She described the last text she received from the trio was from her brother, who texted her on the morning of the attack to say they were "relaxing by the pool".

She said: "They arrived in Tunisia late on Thursday evening - within 12 hours my dad, my eldest son and my brother were killed.

"Thankfully Owen survived.

"We feel like we have been cut in half and will never get over what we have lost."

Of her eldest son, she said: "The world has lost a truly shining star."

Mr Richards, who was studying sports science at the University of Worcester, was a "popular" teenager who had become a level four football referee at the age of 18.

Mrs Richards said: "Part of me also died that day when my beautiful child was taken from me so cruelly and so unfairly."

Of her brother and the boys' godparent, Mr Evans, Mrs Richards said he had worked for Sandwell Council for more than 30 years, rising to the position of gas service manager.

Mr Evans had recently found "new love" and had been planning to go and see the Tour de France with his eldest nephew the month after they returned from Tunisia.

And speaking about her father, Mrs Richards said he was also like a "father figure" to her sons and would help them with their homework, take them to football and support the entire family.

Mrs Richards added: "How can four people go on holiday and only one come back."

The inquests also heard how Billy and Lisa Graham, from Bankfoot near Perth, in Scotland, died as they sought refuge in a corridor of the first-floor office section of the hotel.

The couple were on a trip to Sousse to celebrate Mrs Graham's 50th birthday and their 31st wedding anniversary when they were shot dead.

Mr Graham, 51, who served for 22 years in the 5th Royal Inniskilling Dragoon Guards, and his wife tried to escape from the gunfire by leaving the lobby through a doorway next to the reception area.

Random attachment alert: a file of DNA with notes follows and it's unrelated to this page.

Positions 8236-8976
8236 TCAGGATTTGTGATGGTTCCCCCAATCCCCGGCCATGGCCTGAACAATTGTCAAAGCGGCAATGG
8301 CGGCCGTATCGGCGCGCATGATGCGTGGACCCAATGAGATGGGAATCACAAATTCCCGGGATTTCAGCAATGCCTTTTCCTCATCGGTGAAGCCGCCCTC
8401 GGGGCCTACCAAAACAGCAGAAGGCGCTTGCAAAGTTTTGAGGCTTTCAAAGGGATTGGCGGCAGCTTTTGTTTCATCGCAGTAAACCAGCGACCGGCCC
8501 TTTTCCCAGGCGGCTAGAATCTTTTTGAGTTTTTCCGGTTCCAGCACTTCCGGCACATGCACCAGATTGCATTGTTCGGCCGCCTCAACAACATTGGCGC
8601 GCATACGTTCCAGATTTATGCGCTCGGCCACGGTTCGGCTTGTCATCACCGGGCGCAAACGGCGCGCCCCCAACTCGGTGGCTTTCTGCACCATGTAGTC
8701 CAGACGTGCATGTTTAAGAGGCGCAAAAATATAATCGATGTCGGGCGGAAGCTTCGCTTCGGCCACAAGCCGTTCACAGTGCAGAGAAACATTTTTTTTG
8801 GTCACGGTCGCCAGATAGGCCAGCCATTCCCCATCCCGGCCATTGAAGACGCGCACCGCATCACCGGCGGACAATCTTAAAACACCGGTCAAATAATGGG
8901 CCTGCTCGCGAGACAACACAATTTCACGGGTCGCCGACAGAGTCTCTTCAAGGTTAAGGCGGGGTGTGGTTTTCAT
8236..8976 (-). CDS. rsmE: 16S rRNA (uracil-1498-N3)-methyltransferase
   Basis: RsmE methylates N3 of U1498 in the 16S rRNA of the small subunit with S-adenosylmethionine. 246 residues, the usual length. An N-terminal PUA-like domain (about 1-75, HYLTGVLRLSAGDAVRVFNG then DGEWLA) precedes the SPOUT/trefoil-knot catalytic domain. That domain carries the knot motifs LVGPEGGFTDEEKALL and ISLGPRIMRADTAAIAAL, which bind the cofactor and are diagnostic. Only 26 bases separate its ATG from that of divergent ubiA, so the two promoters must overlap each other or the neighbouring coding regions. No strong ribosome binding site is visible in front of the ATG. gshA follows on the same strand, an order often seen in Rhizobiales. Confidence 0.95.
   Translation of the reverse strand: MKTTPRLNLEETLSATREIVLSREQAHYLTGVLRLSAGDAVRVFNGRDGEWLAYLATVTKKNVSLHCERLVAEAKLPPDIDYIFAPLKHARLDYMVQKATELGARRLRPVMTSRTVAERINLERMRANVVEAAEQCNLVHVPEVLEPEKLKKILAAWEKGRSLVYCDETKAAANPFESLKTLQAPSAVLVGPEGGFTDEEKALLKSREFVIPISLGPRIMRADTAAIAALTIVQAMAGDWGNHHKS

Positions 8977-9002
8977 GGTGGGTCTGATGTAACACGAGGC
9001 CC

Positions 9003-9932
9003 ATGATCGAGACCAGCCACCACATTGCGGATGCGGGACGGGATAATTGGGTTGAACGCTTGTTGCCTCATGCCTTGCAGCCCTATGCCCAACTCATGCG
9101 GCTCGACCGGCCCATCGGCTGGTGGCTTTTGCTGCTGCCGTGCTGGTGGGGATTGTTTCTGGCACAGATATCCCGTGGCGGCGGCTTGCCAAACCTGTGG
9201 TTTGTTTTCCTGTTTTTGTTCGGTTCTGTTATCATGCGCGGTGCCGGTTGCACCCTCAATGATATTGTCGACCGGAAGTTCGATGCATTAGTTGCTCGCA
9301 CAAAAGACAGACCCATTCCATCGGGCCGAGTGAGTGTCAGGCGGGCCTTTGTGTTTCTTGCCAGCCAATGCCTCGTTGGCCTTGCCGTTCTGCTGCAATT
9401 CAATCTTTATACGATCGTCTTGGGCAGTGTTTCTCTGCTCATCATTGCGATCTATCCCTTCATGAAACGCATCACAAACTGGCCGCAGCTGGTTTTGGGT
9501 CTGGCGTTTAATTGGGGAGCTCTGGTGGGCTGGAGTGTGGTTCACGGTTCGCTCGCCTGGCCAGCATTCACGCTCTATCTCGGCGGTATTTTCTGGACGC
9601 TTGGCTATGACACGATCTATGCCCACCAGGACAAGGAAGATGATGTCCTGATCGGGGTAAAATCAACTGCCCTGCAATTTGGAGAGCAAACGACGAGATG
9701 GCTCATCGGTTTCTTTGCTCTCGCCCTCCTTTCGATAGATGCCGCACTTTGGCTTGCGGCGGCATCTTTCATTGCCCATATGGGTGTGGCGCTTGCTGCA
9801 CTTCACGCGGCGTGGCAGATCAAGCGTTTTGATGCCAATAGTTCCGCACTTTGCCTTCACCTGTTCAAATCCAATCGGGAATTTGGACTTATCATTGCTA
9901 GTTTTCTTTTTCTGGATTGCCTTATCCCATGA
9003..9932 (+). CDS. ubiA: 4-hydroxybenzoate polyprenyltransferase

CCTV played to the court showed Rezgui, carrying his gun in one hand, later walking into the hotel lobby before a member of staff emerges from the same door near the front desk.

The gunman is seen to turn and head towards the door, gesturing at the woman with his hand rather than raising his weapon.

Witness Thomas Richards, whose evidence was read to the court by inquest counsel Jonathan Dixey, said the Grahams were among 20 to 25 people who fled into the corridor with the help of hotel staff.

He said: "There was one person, a member of staff, saying 'this way, come up here'. That was up to a service area.

"About 20 to 25 people made their way up there. Looking back it was just like she was herding cows.

"In my mind the gunman should not have known about this area.

"To my mind it's strange how he ended up in the corridor.

"During my time running from the sun lounger to the hotel, I did not see anybody being shot or injured, which is why I had the impression of him being some way behind us."

The survivor, who was with his mother, said some of the group hid in a room for between five to ten minutes before Rezgui appeared and there were more gunshots.

"I saw two people hit the floor at the bottom of the corridor," he told police officers in interview.

"Then it was almost like the waves parted."

There was an explosion, possibly caused by a grenade, and more gunshots, Mr Richards added, before Rezgui turned back on himself and several people sought refuge in the toilets.

The inquests continue on Thursday at 10am.